With Microsoft’s Worldwide Partner Conference in the books, here are a few takeaways and observations on WPC 2016.
• Partners appear to like Microsoft’s Cloud Solution Provider (CSP) program
Microsoft officials cited 17,000 partner transactions since the launch of CSP last year, noting that CSP in May 2016 surpassed other licensing models that let partners sell Microsoft’s cloud services.
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“What we are seeing over the last year is Microsoft’s CSP program seems to fit the market perfectly,” said Jason Bystrak, executive director of Ingram Micro Cloud. Ingram Micro debuted the latest release of its Odin Service Automation platform at WPC 2016.
Bystrak said partners have gone from dipping their toes in the water to “really to starting to scale the business” of selling cloud offerings. As for Microsoft, the CSP program has become a key catalyst for Microsoft’s cloud strategy, he added.
• Partners also like geographic reach in a cloud
Scott Guthrie, executive vice president of the Microsoft Cloud and Enterprise Group, said the number of Azure cloud regions has grown to 34 worldwide, which he said enables partners to run applications closer to customers and compete in more geographic markets.
Azure’s coverage helped convince Schneider Electric to work with Microsoft on an internet of things (IoT) project in Nigeria. The company has deployed a system using solar panels and intelligent inverters linked to Microsoft Azure IoT technology. The system provides electricity to Nigerian schools and healthcare clinics.
Cyril Perducat, executive vice president of digital services and IoT at Schneider Electric, said the company’s goal is to make the solar project a global offering. He said Azure’s global presence was an important consideration in its choice of a cloud partner.
“Being able to scale is key,” he said.
• Partners can offer more Microsoft technology as a subscription
In other WPC 2016 news, Microsoft’s CSP partners will be able this fall to offer Windows 10 Enterprise E3 on a subscription basis for $7 a seat per month. In addition, partners are now able to sell Microsoft’s Surface as a managed offering on a leased basis. Microsoft has dubbed the latter initiative “Surface as a Service.” CSPs that are also Surface Authorized Distributors may participate in the as-a-service program.
In another Surface-related move, Microsoft has added partnerships with IBM and Booz Allen Hamilton to its Surface Enterprise Initiative. The initiative launched last year with Dell as the first participant.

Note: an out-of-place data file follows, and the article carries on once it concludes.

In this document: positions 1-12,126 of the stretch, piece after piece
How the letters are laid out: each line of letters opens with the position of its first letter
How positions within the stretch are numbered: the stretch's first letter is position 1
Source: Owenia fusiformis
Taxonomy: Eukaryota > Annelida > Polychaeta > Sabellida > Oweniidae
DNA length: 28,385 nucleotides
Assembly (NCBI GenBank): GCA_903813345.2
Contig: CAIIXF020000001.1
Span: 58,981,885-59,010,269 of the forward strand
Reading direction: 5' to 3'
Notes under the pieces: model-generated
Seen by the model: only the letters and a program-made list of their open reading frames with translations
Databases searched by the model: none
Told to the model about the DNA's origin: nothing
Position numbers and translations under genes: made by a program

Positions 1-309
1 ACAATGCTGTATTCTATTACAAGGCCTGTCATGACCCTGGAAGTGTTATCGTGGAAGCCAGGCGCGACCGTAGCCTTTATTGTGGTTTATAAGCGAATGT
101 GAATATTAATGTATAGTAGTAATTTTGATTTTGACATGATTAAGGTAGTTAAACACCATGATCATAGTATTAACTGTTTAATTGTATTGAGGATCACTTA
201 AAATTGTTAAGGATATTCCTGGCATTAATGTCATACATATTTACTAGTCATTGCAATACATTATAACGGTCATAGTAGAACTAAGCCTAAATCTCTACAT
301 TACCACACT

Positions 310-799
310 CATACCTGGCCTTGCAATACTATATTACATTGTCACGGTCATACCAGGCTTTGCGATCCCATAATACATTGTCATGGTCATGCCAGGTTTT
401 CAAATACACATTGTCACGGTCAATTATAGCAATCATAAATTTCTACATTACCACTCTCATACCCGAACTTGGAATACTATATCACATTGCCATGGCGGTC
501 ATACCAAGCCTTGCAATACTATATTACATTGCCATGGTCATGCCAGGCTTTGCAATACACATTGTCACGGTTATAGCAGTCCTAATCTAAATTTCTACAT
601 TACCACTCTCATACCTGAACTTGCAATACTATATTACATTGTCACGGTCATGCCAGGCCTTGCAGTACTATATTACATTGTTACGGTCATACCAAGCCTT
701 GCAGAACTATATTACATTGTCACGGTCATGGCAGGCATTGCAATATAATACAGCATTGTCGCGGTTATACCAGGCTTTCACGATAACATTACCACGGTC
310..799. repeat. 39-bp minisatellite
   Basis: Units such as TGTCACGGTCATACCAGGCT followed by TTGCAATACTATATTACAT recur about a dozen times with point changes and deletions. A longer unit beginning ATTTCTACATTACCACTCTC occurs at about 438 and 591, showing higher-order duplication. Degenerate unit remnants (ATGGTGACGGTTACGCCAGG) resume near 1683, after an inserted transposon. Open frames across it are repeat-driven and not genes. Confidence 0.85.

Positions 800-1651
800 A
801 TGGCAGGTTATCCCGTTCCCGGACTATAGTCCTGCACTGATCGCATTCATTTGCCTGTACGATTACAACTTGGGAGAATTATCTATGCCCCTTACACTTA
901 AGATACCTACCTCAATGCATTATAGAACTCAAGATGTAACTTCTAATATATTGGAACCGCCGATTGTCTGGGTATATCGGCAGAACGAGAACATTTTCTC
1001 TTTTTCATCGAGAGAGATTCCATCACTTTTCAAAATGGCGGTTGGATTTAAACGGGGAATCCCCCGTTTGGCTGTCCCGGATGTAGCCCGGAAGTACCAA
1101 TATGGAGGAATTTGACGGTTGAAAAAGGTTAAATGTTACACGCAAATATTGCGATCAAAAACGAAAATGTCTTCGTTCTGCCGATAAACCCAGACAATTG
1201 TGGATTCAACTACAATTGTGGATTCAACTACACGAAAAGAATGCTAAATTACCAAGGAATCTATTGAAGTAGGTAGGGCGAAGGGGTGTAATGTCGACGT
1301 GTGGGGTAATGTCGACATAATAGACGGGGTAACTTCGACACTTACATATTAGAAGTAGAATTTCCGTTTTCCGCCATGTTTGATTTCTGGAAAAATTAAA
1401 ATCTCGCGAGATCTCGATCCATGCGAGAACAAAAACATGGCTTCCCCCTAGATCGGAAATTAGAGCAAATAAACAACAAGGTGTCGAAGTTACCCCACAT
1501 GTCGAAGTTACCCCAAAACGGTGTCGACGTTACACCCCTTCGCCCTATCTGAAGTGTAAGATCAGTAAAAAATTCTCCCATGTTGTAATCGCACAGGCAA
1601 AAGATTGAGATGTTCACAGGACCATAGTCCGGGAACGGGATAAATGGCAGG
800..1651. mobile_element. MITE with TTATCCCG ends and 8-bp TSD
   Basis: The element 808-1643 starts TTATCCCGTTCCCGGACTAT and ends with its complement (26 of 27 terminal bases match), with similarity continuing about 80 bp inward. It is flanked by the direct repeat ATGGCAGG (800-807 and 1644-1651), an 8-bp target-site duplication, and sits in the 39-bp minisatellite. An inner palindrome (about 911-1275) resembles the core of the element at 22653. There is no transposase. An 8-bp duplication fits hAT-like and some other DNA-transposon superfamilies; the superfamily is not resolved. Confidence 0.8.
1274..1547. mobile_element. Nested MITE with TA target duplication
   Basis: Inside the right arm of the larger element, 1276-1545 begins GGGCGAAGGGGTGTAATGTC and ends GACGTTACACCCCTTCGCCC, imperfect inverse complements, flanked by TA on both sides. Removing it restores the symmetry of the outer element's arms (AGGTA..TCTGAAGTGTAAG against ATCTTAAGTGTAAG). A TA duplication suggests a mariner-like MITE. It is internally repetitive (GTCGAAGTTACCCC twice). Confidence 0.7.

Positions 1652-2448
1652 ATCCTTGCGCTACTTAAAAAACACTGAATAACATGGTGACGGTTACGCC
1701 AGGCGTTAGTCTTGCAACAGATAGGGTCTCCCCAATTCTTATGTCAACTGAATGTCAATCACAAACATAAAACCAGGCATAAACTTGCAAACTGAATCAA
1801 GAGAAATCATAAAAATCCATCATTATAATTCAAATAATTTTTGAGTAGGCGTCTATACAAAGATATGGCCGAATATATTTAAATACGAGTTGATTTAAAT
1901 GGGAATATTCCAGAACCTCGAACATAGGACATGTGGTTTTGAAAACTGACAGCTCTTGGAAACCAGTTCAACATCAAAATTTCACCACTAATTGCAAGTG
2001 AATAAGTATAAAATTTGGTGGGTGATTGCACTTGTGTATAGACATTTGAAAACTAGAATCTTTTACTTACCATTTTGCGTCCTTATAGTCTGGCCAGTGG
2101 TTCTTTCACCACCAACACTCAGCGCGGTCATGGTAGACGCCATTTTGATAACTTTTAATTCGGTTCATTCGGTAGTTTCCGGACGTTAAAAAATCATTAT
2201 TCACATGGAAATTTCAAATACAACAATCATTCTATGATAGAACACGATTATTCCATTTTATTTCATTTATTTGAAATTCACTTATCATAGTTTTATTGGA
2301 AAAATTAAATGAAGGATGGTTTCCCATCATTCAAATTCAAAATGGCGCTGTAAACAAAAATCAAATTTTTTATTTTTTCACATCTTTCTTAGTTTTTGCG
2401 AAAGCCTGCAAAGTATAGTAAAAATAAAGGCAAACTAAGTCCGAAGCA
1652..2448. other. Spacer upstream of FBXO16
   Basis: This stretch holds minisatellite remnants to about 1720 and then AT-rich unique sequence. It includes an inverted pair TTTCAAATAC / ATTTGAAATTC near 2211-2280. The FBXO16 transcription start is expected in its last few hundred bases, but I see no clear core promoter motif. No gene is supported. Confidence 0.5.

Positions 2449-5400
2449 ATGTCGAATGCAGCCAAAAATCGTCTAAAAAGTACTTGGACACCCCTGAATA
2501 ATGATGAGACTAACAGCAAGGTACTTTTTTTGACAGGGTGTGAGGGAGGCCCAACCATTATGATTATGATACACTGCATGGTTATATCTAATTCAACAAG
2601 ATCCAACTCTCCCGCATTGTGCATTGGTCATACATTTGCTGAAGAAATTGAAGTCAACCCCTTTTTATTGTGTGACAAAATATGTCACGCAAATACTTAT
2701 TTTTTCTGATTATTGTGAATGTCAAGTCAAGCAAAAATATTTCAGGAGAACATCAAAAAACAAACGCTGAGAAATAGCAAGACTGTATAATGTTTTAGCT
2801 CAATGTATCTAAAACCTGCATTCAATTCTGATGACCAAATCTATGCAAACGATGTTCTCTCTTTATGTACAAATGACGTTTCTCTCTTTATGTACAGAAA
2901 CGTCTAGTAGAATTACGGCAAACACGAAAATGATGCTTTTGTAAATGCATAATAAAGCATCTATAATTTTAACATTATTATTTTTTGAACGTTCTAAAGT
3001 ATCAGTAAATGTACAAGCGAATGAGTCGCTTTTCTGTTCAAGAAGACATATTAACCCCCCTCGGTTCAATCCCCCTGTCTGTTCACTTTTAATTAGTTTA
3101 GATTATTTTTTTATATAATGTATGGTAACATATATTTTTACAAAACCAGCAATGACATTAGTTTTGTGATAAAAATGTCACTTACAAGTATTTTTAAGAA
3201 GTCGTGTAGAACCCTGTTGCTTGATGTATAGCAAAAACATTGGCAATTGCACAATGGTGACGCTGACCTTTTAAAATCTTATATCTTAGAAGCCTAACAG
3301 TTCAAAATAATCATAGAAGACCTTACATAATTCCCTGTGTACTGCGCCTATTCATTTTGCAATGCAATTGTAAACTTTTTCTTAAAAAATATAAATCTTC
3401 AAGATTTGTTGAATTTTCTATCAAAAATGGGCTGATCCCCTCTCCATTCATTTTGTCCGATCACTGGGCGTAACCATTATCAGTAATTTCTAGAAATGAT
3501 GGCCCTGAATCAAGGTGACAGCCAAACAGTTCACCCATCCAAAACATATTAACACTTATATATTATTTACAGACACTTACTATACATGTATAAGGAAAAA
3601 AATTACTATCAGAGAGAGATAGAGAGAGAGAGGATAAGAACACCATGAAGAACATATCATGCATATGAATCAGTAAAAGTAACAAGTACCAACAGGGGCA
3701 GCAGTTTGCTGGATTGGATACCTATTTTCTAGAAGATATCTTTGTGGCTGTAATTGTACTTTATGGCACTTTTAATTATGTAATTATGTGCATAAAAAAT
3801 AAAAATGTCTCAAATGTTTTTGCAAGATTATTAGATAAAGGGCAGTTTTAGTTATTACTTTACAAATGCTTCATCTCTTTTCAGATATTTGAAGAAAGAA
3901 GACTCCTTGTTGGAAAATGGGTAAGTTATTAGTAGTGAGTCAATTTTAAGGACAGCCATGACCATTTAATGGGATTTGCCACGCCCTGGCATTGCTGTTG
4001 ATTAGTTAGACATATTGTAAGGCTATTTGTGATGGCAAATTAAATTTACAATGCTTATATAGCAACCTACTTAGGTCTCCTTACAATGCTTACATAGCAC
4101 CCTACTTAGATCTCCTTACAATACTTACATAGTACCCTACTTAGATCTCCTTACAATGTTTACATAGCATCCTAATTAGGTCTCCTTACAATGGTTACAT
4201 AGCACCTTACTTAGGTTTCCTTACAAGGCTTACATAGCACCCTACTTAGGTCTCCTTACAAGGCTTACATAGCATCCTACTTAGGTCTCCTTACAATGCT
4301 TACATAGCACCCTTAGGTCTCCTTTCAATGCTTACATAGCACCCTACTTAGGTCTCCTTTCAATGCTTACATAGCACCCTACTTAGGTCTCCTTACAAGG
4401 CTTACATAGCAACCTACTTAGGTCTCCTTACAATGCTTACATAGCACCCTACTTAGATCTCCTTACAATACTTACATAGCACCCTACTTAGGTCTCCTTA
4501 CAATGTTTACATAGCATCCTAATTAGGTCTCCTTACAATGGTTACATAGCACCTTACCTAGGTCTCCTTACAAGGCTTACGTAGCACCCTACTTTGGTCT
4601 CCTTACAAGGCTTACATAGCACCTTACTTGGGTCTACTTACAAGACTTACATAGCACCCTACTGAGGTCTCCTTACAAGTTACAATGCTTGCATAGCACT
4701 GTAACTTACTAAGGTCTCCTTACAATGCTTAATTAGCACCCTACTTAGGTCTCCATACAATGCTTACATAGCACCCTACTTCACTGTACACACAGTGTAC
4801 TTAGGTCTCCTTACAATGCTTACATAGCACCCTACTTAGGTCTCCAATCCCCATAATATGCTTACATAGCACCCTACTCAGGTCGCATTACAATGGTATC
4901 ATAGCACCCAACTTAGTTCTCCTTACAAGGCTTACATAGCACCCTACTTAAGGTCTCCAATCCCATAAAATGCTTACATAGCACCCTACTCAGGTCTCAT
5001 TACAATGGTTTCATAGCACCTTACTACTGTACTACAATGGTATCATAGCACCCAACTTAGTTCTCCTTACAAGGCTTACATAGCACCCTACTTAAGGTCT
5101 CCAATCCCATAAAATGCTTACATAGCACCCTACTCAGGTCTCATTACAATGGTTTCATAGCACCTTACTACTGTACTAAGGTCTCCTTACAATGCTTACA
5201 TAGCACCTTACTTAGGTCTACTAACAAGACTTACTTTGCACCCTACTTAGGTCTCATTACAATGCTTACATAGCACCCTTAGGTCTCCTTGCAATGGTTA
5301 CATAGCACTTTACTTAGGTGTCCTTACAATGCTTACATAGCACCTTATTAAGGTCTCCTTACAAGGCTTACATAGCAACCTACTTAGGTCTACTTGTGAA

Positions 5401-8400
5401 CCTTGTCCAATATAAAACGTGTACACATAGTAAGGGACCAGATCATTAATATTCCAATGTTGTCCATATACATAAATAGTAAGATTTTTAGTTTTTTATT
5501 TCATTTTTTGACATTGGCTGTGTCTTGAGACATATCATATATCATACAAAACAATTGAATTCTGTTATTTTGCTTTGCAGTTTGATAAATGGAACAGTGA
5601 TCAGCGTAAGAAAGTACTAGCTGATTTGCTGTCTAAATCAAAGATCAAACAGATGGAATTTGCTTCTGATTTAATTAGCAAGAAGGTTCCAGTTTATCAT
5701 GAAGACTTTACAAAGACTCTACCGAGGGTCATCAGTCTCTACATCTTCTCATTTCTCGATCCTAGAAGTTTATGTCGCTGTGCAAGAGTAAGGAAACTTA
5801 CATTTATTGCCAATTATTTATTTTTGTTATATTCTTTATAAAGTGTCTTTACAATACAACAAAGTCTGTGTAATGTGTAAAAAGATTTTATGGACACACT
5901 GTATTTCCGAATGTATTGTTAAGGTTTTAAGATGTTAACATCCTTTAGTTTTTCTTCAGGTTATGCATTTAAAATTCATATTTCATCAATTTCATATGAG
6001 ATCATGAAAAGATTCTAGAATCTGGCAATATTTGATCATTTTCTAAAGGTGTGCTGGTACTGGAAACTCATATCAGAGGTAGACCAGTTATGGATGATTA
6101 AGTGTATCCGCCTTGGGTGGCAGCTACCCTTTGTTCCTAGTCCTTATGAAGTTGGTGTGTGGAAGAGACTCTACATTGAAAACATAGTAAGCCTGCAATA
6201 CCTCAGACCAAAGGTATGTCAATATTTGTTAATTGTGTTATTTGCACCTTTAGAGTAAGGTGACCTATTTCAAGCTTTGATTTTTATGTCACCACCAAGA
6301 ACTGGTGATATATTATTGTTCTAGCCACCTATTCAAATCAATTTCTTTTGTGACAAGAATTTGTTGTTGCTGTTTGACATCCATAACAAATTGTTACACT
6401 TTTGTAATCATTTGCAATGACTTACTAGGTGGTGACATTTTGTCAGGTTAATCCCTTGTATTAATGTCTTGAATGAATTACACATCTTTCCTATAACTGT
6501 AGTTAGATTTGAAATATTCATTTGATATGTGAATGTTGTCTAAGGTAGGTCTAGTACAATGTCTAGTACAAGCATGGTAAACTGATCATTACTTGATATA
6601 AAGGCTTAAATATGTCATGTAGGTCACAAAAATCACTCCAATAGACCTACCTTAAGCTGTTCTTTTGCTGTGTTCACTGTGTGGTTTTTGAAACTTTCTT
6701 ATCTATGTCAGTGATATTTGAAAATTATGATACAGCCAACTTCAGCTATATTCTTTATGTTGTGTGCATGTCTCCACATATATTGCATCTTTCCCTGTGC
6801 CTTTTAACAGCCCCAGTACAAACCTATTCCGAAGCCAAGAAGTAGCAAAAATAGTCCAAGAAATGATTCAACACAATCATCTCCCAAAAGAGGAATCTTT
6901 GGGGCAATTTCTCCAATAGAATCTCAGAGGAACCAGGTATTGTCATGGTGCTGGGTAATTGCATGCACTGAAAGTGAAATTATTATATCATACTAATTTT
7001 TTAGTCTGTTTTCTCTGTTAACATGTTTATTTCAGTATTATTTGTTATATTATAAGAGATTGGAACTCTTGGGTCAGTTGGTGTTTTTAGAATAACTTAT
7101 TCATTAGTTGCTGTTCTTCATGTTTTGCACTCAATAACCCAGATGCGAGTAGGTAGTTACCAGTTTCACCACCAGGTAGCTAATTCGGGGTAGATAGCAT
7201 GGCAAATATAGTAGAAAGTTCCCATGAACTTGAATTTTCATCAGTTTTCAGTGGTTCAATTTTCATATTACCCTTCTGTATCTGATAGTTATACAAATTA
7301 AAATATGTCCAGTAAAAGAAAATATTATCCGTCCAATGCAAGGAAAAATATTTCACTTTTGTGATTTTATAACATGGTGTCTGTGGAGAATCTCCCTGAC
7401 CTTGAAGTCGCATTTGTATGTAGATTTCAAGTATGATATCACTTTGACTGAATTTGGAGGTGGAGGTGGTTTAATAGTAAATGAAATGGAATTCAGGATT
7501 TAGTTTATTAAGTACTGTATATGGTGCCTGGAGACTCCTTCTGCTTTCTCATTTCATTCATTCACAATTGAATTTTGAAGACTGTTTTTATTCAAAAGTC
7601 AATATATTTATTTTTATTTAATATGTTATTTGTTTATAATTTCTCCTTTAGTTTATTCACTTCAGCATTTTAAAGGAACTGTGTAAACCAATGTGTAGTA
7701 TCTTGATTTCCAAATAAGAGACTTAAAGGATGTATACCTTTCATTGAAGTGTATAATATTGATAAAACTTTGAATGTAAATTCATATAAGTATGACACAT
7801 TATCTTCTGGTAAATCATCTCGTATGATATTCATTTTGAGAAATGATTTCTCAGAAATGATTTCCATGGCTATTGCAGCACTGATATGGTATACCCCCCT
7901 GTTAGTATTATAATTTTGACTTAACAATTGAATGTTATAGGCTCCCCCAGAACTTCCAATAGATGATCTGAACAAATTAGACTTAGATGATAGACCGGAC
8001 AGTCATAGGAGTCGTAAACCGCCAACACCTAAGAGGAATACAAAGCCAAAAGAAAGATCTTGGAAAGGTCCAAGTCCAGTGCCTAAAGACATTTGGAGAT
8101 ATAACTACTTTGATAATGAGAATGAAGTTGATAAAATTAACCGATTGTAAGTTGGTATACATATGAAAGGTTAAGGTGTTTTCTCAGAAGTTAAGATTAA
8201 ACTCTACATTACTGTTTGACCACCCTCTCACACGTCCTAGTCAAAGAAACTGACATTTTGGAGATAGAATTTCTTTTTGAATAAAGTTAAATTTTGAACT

• Partners are starting to work with HoloLens
Microsoft’s HoloLens technology, built around an augmented reality headset, is showing up in demos. Taqtile, which develops mobile strategies for enterprise customers using virtual and augmented reality, used Microsoft’s HoloLens holographic computer on a project with the PGA Tour. Working with HoloLens required Taqtile to reach out for some additional skills, however. Kelly Malone, vice president of product management and business development at Taqtile, said the company is well versed in Visual Studio and C#, but needs to bring in personnel with expertise in the Unity game engine.
Unity and Microsoft have been collaborating on tools for creating mixed reality apps for HoloLens.
• Microsoft likes ISVs
Microsoft’s interest in working with independent software vendors (ISVs) came through loud and clear at WPC 2016. The company hopes to get more of them signed up for the Microsoft Partner Network. To that end, ISVs that have a new application certified for the Azure Marketplace will be prompted to consider signing up for the Microsoft Partner Network. Interested ISVs will be taken to Partner Center and asked if they want to enter the program at the Silver level. If so, ISV partners will be able to participate free of charge for one year.
“We are enabling new paths for ISVs in Partner Center,” said Niamh Coleman, director of Microsoft Partner Network programs for the Worldwide Partner Group.
• Microsoft wants to help with partner marketing
Microsoft also made a point of offering marketing assistance to partners.
“Some partners may not have a big marketing practice,” said Coleman, noting that the company has invested in its Smart Partner Marketing website and materials.
She said Smart Partner Marketing lets partners see where they are in terms of marketing maturity and offers templates and other resource to “create the marketing muscle” within a partner organization.